Tuesday, January 5, 2010
Parent to Parent: Peanut Allergies
Parents know how dangerous peanut allergies can be for some kids, but now a new treatment is giving hope to those who suffer using the source of problem to treat it. 7's Lynn Martinez has more in tonight's Parent to Parent.
WSVN -- Severe peanut allergies made 9-year-old Noah Schaffer feel like an outsider.
Noah Schaffer: "I had to sit at a different table than other people because they had peanut butter, and I couldn't sit by my friends."
His mom worried more about his health than his popularity. Just one tenth of a peanut would cause a violent reaction.
Robyn Smith, Noah's Mom: "His lips swelled. His ears swelled up. His eyes started to close up, and he started to get hives all over his body."
But now Noah is in a Duke University study to retrain his immune system. Doctors mix a tiny amount of peanut powder-- about one thousandth of a peanut-- into a child's food, then gradually increase the dose over time.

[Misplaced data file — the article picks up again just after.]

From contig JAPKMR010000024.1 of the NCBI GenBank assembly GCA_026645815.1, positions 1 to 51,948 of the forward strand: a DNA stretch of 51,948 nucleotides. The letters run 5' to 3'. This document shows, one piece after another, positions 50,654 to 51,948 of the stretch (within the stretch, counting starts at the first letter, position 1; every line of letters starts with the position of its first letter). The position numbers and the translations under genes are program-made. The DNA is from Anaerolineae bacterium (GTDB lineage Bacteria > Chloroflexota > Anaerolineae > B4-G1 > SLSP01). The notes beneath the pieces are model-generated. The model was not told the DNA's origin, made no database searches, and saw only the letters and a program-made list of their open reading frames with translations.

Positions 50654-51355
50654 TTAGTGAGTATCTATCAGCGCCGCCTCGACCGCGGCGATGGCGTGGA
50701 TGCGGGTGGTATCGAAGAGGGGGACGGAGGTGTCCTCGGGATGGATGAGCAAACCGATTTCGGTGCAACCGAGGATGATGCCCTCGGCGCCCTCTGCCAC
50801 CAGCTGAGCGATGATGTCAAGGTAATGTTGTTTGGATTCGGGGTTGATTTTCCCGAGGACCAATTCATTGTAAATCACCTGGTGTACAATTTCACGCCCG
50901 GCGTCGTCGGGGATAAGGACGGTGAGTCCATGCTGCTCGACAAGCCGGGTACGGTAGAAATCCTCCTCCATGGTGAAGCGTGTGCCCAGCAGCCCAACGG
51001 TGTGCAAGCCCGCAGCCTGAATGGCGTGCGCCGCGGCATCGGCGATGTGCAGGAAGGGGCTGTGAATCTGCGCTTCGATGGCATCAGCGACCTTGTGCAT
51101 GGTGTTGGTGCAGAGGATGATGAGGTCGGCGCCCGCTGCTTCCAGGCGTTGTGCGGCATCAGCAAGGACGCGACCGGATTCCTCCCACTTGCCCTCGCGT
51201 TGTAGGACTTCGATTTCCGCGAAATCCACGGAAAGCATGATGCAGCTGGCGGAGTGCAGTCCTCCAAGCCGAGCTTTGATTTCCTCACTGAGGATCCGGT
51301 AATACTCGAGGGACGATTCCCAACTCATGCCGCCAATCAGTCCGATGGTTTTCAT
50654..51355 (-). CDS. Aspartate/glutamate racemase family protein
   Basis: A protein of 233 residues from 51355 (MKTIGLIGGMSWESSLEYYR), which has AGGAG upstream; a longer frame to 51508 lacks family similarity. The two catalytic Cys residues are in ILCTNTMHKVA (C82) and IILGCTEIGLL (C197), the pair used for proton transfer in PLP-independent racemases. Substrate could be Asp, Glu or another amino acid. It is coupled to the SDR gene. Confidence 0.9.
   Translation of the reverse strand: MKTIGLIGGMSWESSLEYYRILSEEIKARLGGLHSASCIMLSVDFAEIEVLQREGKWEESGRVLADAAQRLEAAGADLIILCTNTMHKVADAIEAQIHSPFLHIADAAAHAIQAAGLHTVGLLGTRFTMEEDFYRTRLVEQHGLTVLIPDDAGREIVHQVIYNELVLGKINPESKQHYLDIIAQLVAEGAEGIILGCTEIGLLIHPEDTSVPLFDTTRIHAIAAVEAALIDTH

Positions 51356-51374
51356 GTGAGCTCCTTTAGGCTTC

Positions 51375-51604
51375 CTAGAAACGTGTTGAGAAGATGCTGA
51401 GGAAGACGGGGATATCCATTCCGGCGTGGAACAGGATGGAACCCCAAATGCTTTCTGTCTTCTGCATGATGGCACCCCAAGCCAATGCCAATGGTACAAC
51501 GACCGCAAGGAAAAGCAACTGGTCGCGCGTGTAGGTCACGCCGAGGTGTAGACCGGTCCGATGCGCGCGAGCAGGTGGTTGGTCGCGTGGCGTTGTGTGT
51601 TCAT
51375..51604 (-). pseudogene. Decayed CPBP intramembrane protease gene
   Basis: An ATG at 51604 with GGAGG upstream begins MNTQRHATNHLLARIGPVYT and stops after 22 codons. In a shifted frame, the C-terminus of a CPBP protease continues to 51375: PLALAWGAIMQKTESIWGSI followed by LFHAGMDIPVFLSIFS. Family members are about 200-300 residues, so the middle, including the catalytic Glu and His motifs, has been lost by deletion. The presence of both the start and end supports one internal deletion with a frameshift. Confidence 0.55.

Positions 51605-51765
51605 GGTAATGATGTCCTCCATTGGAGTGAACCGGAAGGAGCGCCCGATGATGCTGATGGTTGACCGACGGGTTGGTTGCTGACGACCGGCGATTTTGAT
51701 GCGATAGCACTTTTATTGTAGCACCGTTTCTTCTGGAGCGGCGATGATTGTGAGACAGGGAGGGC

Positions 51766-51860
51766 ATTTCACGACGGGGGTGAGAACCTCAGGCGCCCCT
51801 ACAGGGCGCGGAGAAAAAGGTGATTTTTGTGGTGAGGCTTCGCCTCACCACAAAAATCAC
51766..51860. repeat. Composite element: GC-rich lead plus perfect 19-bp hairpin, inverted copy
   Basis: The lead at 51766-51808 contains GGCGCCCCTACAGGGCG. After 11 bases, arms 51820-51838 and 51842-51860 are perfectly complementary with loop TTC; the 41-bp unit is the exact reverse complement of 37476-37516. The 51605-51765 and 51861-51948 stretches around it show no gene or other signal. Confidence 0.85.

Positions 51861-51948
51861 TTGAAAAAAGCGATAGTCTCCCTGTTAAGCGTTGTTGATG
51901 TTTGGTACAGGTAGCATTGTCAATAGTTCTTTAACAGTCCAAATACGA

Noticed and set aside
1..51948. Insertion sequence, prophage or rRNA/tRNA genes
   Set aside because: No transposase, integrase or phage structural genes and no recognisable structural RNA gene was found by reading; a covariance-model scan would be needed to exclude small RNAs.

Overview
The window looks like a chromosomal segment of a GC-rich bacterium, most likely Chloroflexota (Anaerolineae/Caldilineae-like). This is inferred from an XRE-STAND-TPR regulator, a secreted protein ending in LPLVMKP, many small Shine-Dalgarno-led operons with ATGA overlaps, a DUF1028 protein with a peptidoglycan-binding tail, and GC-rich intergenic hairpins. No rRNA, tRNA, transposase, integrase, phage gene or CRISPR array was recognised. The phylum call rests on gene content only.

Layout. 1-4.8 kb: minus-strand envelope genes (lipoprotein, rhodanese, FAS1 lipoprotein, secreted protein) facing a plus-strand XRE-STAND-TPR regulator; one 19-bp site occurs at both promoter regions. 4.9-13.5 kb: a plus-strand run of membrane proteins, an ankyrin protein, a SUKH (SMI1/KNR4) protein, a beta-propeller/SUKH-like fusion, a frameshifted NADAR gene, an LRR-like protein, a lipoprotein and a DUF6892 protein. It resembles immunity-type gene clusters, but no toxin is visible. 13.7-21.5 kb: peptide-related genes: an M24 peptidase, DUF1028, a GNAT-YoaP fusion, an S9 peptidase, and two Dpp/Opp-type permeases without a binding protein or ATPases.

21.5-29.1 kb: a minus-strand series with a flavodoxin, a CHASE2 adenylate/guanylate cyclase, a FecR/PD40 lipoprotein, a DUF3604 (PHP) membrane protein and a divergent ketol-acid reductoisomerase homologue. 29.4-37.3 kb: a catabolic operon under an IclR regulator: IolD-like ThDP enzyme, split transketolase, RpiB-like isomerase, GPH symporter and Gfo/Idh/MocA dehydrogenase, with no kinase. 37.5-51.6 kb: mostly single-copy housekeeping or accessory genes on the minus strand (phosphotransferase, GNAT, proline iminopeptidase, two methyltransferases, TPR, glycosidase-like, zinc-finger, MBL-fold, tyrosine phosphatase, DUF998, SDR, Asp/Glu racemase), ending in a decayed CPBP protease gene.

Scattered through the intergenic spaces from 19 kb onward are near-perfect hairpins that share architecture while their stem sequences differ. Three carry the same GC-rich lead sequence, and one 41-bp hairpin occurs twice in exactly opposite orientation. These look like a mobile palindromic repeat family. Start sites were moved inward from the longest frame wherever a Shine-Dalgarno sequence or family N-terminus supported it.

Dr. Wesley Burks: "We see the first changes to the immune system happen about six months into treatment, and then further changes happen beyond a couple years of the treatment."
In the four-year study, 89 percent of the kids with severe peanut allergies could eat up to 15 peanuts. Twelve percent dropped out because they couldn't handle the treatment, but 25 percent lost their peanut allergies altogether, like Noah.
Robyn Smith: "He was able to eat 40 peanuts, two tablespoons of peanut butter, plus a little bit more peanut product, and he had no reaction whatsoever."
Now, he keeps up his immunity by eating daily doses of his favorite treat.
Noah Schaffer: "It tastes really good and chocolaty."
A higher tolerance for peanuts means better health for Noah and lower anxiety for the whole family.
The technique might sound simple, but the allergy treatment is closely monitored by doctors. They say parents should not try this at home.
FOR MORE INFORMATION, PLEASE CONTACT:
Duke University Medical Center
Division of Allergy & Immunology